Background: The reasons for increasing rates of bilateral mastectomy for unilateral breast cancer are incompletely understood, and associations of disease stage with bilateral surgery have been inconsistent. We examined associations of clinical and sociodemographic factors, including stage, with surgery type and reconstruction receipt among women with breast cancer.
Patients and methods: We surveyed a diverse population-based sample of women from Northern California cancer registries with stage 0 to III breast cancer diagnosed during 2010-2011 (participation rate, 68.5%). Using multinomial logistic regression, we examined factors associated with bilateral and unilateral mastectomy (vs. breast-conserving surgery), adjusting for tumor and sociodemographic characteristics. In a second model, we examined factors associated with reconstruction for mastectomy-treated patients.
Results: Among 487 participants, 58% had breast-conserving surgery, 32% had unilateral mastectomy, and 10% underwent bilateral mastectomy. In adjusted analyses, women with stage III (vs. stage 0) cancers had higher odds of bilateral mastectomy (odds ratio [OR], 8.28; 95% confidence interval, 2.32-29.50); women with stage II and III (vs. stage 0) disease had higher odds of unilateral mastectomy. Higher (vs. lower) income was also associated with bilateral mastectomy, while age ≥ 60 years (vs. < 50 years) was associated with lower odds of bilateral surgery. Among mastectomy-treated patients (n = 206), bilateral mastectomy, unmarried status, and higher education and income were all associated with reconstruction (P < .05).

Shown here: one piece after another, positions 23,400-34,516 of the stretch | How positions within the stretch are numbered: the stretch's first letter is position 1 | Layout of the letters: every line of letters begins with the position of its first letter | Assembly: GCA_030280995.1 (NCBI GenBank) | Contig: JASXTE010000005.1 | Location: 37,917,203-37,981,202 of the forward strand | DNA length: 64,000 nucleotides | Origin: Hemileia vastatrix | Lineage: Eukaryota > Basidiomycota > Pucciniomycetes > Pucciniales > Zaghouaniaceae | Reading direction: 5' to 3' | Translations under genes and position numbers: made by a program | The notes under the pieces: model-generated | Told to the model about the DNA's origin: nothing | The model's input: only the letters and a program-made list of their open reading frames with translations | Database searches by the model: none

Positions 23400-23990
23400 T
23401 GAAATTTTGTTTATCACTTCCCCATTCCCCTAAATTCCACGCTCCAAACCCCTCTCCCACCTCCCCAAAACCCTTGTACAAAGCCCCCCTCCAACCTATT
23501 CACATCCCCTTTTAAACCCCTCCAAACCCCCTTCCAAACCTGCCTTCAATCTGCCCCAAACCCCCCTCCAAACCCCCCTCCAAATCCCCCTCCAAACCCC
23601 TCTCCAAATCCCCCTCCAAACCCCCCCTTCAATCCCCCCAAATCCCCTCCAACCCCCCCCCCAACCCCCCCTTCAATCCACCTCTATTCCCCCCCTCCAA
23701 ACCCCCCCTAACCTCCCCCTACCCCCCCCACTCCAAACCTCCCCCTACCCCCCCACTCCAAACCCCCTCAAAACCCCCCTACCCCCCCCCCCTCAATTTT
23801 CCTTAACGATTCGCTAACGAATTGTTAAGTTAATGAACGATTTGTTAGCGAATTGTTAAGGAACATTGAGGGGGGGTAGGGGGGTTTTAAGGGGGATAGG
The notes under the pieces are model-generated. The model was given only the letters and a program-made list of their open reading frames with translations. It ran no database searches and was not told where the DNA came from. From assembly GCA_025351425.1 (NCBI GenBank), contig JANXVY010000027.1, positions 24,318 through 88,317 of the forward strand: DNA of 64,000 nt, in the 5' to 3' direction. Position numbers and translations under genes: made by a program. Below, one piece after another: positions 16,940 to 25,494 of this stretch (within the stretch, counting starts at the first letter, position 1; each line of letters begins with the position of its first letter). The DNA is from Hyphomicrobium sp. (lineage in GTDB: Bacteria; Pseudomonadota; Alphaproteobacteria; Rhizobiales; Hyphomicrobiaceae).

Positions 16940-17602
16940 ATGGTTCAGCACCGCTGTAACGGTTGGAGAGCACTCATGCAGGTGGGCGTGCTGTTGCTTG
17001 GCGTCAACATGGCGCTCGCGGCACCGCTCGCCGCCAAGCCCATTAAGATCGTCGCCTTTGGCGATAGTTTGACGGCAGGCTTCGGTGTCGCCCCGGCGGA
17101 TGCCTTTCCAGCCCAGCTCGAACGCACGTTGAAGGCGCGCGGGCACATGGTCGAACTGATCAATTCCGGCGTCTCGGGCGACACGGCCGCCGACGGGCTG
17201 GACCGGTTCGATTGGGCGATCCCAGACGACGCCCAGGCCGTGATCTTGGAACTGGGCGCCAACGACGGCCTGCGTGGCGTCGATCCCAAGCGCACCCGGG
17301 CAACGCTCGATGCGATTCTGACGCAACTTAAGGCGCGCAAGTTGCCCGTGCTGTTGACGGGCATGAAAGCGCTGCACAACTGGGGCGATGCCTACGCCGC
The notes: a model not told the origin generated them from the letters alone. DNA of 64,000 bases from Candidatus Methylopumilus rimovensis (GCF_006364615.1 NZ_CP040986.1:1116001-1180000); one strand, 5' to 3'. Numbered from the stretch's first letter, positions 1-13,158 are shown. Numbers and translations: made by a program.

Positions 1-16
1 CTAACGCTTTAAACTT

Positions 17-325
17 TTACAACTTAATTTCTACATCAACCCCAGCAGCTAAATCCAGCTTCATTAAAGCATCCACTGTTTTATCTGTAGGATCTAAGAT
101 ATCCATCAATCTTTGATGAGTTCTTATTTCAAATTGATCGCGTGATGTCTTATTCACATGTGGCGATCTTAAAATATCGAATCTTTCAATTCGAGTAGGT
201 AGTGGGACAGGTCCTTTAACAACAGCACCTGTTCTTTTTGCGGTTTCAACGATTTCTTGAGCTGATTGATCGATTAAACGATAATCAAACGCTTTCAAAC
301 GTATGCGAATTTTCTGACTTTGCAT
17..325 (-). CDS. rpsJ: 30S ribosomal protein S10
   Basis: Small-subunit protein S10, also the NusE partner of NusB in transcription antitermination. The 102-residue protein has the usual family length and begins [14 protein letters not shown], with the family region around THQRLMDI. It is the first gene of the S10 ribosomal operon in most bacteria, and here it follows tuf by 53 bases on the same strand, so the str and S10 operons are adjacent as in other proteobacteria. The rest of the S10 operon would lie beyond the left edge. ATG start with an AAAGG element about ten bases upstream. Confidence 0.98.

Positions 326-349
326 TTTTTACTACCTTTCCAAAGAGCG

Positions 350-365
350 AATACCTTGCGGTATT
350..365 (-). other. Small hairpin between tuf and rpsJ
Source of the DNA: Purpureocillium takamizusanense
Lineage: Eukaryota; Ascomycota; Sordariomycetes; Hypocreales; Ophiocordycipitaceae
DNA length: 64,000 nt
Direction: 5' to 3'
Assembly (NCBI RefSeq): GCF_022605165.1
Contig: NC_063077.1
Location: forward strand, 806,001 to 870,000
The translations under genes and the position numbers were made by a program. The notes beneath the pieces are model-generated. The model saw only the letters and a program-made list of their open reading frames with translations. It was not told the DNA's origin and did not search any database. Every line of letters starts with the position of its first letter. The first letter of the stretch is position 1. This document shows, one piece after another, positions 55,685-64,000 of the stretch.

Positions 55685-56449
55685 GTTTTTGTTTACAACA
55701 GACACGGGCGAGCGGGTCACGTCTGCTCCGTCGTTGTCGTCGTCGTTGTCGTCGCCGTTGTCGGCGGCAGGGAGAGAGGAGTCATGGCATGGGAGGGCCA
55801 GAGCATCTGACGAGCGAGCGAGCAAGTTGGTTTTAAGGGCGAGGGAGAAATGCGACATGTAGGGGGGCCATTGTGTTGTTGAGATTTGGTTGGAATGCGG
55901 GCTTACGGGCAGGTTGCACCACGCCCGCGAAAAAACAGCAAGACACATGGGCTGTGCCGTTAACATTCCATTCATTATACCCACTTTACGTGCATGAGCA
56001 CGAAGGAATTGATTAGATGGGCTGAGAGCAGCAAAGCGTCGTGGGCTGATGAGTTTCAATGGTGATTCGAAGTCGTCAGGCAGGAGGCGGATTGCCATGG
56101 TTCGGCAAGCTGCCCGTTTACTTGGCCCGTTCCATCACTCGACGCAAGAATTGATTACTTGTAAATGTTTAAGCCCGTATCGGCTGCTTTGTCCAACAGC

Conclusion: In this population-based cohort, women with the greatest risk of distant recurrence were most likely to undergo bilateral mastectomy despite a lack of clear medical benefit, raising concern for overtreatment. Our findings highlight the need for interventions to assure women are making informed surgical decisions.
Keywords: Bilateral mastectomy; Breast cancer; Contralateral prophylactic mastectomy; Reconstruction; Stage.
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